Even though China’s most recent data has shown signs of stabilization (and the current turmoil in the Chinese market will likely provide more Chinese policy stimulus via further over-investment, which could perpetuate this capex bubble in the short term) the world is still paying close attention to the gradual unwinding of the country’s historically unprecedented investment ratio of around 45% to GDP. That ratio (down from a peak of 55%) suggests that China is poised to embark on a powerful accelerator-multiplier dynamic to the downside. Add to that ongoing dollar strength, which has inflicted further deflationary pressures on resource producers, most particularly those who have borrowed dollars against declining resource revenues, all of which has put pressure on commodity prices.
Is this the domino that can bring down the global economy? What is the nature of the debt? How much is private? Public? How much of it is foreign denominated (a germane consideration, considering the recent weakening of the Chinese currency)? As Professor Yan Liang, a professor of economics at Willamette University, has noted in her research on the country, China’s growth model has relied on credit driven, investment led growth in the past decades. Its double-digit growth record has been nothing but impressive. However, this growth model has encountered mounting difficulties and China today is wresting with a vexing problem with debt. A high level debt, coupled with declining quality of debt, has rendered the private sector vulnerable; and yet, aggressive deleveraging could further decelerate the economy, producing a vicious “credit spiral”.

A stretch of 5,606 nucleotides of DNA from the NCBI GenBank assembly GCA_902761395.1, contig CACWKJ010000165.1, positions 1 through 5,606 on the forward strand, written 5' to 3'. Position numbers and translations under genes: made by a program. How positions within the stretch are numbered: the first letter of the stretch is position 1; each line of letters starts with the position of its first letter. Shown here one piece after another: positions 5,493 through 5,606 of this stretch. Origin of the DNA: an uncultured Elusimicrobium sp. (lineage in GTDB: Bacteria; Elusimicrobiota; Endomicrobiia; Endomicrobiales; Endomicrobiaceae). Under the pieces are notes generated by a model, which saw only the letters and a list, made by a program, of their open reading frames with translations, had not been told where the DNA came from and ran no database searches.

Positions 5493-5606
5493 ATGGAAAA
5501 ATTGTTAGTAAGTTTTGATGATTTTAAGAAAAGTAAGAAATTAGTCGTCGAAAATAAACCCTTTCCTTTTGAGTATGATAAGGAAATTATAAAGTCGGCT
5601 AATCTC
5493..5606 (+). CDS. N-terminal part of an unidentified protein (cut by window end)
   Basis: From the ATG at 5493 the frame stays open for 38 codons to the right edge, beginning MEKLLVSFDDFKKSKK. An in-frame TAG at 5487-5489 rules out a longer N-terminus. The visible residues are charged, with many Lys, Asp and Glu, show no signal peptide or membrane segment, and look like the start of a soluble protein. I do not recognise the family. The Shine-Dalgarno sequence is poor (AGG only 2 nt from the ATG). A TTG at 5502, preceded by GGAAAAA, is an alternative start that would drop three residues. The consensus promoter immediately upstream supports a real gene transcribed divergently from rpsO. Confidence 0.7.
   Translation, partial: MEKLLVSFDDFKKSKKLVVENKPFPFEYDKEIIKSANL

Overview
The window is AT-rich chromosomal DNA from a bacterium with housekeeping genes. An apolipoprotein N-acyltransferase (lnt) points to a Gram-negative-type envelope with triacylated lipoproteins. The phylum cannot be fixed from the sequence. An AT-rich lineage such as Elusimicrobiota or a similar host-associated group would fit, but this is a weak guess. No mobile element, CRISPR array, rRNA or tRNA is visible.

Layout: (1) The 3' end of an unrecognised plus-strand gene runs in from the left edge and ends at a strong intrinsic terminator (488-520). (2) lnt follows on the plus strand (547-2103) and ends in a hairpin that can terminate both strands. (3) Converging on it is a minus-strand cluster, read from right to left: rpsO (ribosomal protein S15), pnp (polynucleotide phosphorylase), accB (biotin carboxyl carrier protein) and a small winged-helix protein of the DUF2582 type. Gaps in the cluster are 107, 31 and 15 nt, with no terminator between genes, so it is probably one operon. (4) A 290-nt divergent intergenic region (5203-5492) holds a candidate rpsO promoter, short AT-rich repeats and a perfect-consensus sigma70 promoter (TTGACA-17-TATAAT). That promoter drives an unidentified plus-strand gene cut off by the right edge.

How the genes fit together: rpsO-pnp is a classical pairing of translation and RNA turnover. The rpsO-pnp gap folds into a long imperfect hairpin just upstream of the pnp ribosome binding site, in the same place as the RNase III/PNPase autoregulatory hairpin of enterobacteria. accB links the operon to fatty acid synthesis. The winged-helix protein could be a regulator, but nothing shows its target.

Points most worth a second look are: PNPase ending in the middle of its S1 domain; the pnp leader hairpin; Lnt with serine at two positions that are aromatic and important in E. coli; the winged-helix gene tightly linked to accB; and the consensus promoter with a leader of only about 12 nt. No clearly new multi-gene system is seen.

So what are the numbers? According to Professor Liang, China’s debt to GDP ratio has reached 217% of GDP (or 281% of GDP, if financial sector debt is included) in mid-2014, up from 134% in 2007. This level is rather unprecedented despite China’s long tradition of credit driven growth. Since China’s market reform in the 1980s, State Owned Commercial Banks, the backbone of China’s financial system, have lent generously to State Owned Enterprises (SOEs) to finance the latter’s fixed asset investment. Credit extension helped mobilize resources and facilitate China’s industrialization and urbanization, whereby engendering a Keynesian-Schumpeterian credit-investment-growth cycle. But this model has gradually run out of steam, as it causes debt accumulation, puts a heavy toll on natural resources and generates rising supply glut in recent years. Chinese policy makers have realized the limitation of the growth model and called for rebalancing, shifting demand from credit driven investment and export to consumption. However, the rebalancing plan did not effectively bring about a reduction of debt; rather, leverage heightens and debt continues to accumulate. In the interview below, Professor Liang discusses the challenges facing China and the prospects of managing a challenging “soft landing” that doesn’t engender a major global economic calamity.